This Latin side from 1933, on the Brunswick label, is a terrific little rhumba, and the bottle percussion is just the perfect, final piece for the arrangement. Palm trees, sea, and sun come to mind immediately when this tune gets going. Mr. Molina, who was born in Puerto Rico in 1899, was a very popular orchestra leader for about 40 years or so, and he had a big role in introducing tango and rhumba to Californians in the 1940s. And though his 78s are tough to track down in any condition, I found this one, and luckily in Excellent shape – “dime” (di-me) is “tell me” in Spanish.

 

Carlos Molina - Dime

Mr. Olvera was born three days before Christmas 1936, in Aguascalientes, Mexico. He was blinded by lightning at the age of seven months, became a piano prodigy later on, and around 13yo began to play the Hammond organ in the Guadalajara restaurant where he worked. He eventually developed an original technique of gradually opening the organ bars in ways which created vocal inflections, to make the organ sound as if it was singing words! The first big success with his new style was this 1956 78, “Pancho Lopez”, a take on the popular “Ballad of Davy Crockett.” On the RCA label, recorded in Mexico, and such a very creative, colorful cover of this timeless frontier classic.

 

Ernesto Hill Olvera - Pancho Lopez

This virtually forgotten release from 1956 on Chicago’s Argo Label is a classic Mike Simpson, on tenor sax, doing a snazzy spy lounge snapper with JUST the right amount of 007 meets Sammy Davis, Jr. and that¬†50s space-age boozy vibe.

 

mike-simpson-cuban-twilight-78rpm

This a Serbian folk tune which is probably a traditional and has no one author, but through time has changed and evolved as generations of musicians have played it and sang it. “Nas Dva Brata” in the Serbian language is “Us Two Brothers” in English. Two piece vocal duo, guitar and accordion for accompaniment. I would call this a rustic, Balkan toe-tapper, and a great drinking song; and I just love the Italianesque, but very Balkan as well, guitar string work and dense, quick harmonies coming off the accordion against the vocals. Released on Chicago’s PERUN label in the late 1940s, I’m guessing.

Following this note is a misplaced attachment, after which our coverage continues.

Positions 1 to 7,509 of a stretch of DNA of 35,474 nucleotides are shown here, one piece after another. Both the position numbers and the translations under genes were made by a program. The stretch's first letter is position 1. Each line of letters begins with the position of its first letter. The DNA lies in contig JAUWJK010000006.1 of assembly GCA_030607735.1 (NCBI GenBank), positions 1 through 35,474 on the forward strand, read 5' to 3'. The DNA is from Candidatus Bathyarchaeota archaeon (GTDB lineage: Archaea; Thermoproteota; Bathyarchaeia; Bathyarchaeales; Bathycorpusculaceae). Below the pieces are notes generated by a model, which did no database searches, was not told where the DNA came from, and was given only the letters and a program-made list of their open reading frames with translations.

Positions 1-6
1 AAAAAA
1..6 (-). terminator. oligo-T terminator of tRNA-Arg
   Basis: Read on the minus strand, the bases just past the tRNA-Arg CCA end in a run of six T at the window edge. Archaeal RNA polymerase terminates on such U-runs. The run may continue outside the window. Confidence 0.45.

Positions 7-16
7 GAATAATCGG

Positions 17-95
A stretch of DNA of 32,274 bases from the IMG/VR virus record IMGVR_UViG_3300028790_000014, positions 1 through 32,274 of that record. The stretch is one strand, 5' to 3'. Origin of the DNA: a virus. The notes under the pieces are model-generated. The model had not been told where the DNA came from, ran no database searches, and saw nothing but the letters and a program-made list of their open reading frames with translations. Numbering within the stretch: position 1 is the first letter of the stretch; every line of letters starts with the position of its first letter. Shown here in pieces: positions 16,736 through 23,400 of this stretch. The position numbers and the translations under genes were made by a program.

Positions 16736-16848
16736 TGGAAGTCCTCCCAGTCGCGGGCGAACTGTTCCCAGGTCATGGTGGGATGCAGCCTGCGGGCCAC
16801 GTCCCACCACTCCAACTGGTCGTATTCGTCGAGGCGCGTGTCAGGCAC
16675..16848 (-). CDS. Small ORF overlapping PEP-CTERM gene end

Nas Dva Brata - Torbica & Velimirovic (PERUN) 78 rpm

This is from Hampton’s “New Movements in Be-Bop” album (1947) which is a real treasure of the initial be-bop storm that was happening in New York in the 40s. Featuring a young, hungry Charles Mingus on bass playing his own composition, the futuristic “Mingus Fingers”, Hamp’s orchestra is as spirited, and tight, as ever.

 

Lionel Hampton - Mingus Fingers

Such a great great jumpy blues, a hopper and a skipper for them alive ones; tappin’ away on repeat at home, too. Crudup outdoes Elvis by some 10 years. Made in Chicago.

Arthur “Big Boy” Crudup, voice ¬†& guitar

Melvin Draper, drums

December, 1944

 

Arthur %22Big Boy%22 Crudup - Who's Been Foolin You 78rpm

This is a Greek Decca, #4056. “O riQProE” is my English alphabet translation of the Greek title. I have no clue about any of the information on this label, unfortunately.

But the tune is a wonderful Greek folk-dance number, almost like a very sophisticated waltz; with harmonized vocals, compound rhythms and perfect string interplay.

 

Greek Decca 4056 - %22O riqproe%22 78rpm